“Men are mostly fascinated,” she says, “but some women have some sort of jealousy that you can transform into a beautiful woman and they aren’t. But why is that? These women do not take the time to make themselves look good because they say they have a husband and children. No, love. That is not true. How hard is it to keep your hair beautifully groomed, wear lovely clothes and put some make-up on your face? True beauty comes from the inside. But these people do not focus on that. They’d rather ridicule you.”
Then there are the men. Screening romantic partners is a painstaking job. She says she “interviews” them to be clear about their intentions. Asked at what point she reveals that she was born physically male, Jenny responds that there’s no need.
“Everybody in San Fernando knows me. It’s no big secret,” she says. Jenny’s pet peeve is that many view her as a novelty. She supposes that the terms “sex change” and “transsexual” create the impression in men’s minds that she has undergone a transformation solely for the sake of sleeping with them.

“It’s not like you’re a woman and they treat you like a woman. They treat you like a sex object and expect you to be some sort of sex siren. But what can I do that a normal woman can’t?” she asks.
What of the sexual identity of men who are interested in her? Jenny denies that they are homosexual and says that she tries to weed out the bisexuals.
“A homosexual is a homosexual. He only wants to be with men and can’t stand the sight of a woman. As for bisexuals, the minute I find out that he may want to see me as a man too, I put a full stop. I express and show myself as a woman and when a man looks at me he is straight to the bone. His friend might tell him ‘boy, I see you talking to that thing. You know that was a man’ and wonder if he is gay. But there is nothing about being gay in that,” she sets out.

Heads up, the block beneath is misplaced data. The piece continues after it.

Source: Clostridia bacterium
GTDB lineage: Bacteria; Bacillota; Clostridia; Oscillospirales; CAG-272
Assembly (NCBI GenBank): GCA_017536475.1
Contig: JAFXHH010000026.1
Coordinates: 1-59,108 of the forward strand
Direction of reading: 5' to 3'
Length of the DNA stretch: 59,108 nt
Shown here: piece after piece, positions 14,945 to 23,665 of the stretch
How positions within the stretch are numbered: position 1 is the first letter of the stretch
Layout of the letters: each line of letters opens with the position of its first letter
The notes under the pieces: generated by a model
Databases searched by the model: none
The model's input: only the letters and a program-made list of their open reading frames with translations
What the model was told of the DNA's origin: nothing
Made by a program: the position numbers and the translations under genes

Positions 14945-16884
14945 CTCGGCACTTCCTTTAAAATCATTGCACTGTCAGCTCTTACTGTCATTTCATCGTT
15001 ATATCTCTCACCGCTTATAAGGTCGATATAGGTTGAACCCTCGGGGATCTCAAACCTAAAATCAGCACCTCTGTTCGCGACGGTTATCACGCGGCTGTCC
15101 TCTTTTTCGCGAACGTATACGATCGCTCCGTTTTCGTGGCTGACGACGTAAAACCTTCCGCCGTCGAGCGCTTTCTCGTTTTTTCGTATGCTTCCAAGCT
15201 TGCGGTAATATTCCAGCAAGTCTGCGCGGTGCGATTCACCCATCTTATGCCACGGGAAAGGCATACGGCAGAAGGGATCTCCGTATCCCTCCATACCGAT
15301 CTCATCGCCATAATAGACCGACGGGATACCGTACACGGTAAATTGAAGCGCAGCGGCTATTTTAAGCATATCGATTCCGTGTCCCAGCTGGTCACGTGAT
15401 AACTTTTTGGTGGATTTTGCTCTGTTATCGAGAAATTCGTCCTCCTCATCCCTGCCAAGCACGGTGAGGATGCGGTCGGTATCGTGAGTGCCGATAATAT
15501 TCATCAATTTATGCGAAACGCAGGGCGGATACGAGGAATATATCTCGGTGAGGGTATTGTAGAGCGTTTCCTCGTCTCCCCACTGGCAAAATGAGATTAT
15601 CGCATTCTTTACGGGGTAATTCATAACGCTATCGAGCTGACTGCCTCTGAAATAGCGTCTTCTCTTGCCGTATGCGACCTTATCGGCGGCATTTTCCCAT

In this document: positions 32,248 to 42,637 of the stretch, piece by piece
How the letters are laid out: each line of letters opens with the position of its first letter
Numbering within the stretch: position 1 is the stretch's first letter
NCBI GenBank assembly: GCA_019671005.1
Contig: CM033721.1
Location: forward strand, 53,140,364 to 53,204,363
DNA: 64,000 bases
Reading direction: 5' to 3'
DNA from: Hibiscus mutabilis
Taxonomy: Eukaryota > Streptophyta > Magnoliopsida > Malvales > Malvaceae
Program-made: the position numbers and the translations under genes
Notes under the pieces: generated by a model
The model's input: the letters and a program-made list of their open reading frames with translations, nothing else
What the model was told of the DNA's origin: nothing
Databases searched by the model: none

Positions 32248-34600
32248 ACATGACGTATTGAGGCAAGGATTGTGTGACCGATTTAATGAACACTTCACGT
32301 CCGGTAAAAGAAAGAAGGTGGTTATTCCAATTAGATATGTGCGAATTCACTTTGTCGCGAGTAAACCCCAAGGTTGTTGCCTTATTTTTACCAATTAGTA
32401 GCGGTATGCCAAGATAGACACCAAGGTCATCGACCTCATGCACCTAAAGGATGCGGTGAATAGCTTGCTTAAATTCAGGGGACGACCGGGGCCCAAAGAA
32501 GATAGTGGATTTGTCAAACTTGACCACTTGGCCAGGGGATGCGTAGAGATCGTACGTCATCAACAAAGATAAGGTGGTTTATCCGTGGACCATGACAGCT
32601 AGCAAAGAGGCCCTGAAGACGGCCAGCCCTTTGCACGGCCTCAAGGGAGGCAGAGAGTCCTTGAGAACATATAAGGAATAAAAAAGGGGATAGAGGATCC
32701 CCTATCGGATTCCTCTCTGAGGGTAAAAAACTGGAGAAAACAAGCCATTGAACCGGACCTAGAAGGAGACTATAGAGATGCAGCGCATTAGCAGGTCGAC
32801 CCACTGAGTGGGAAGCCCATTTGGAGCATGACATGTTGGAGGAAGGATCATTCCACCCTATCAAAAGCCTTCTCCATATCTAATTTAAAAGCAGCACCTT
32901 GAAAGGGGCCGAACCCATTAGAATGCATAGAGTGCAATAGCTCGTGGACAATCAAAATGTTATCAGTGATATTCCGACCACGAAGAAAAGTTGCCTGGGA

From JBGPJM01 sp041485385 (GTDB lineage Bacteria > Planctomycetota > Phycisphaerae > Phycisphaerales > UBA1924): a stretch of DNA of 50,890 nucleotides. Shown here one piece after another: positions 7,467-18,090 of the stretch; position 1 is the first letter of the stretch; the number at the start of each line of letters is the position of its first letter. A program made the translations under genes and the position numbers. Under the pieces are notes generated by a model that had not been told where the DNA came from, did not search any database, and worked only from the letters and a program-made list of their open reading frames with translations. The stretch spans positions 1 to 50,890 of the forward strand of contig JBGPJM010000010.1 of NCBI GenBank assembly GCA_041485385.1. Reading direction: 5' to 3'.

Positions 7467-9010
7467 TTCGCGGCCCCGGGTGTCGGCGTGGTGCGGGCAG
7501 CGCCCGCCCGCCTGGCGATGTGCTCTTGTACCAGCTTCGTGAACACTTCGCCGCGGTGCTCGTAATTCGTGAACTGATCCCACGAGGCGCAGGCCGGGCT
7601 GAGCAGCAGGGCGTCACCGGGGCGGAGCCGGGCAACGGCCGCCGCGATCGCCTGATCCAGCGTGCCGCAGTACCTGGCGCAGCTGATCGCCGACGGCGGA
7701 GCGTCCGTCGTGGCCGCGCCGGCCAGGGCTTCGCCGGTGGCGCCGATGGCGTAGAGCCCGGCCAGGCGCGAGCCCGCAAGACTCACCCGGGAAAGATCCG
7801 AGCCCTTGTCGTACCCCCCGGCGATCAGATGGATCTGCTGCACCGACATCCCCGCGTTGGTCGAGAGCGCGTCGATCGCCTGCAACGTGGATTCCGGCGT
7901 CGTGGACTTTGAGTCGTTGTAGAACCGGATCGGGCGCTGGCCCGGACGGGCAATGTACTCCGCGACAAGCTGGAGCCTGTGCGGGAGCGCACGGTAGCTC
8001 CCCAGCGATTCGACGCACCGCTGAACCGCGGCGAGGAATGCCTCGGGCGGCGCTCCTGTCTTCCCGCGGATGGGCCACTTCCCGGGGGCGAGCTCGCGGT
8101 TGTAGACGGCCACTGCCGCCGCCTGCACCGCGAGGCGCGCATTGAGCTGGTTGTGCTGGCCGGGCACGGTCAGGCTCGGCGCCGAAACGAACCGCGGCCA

Jenny is also resolute about demanding blood tests for Sexually Transmitted Infections (STIs) when a relationship progresses. It doesn’t endear her to some suitors but she says that she has seen the ravages of AIDS and, besides, has enough on her plate without throwing HIV into the mix.
She acknowledges that many of her transgender peers find themselves either involved in sex work or being supported by men because they can’t find mainstream jobs. Jenny has channeled training in dress making, hair styling and make-up application into a career. She is in high demand, designing and sewing for everything from bridal parties to beauty pageants and working as a freelance make-up artist in “Hair by Jowelle” a high end salon owned by Trinidad’s most famous transsexual.

The positive, if not smooth, trajectory of her life was jolted by a devastating medical condition this year. A pinched nerve that had been wrongly diagnosed as arthritis for a couple years suddenly rendered her paralysed in the lower body. She was told that it would have to heal itself. After a few miserable, immobile weeks, she decided it was time to walk. And she did. Now she uses a stick. To passersby it’s a tragedy. Her doctors know it’s a triumph.
“Through willpower we can do anything,” she says. “The greatest power on this earth is your mind.”
Life has taught her that through hard lessons.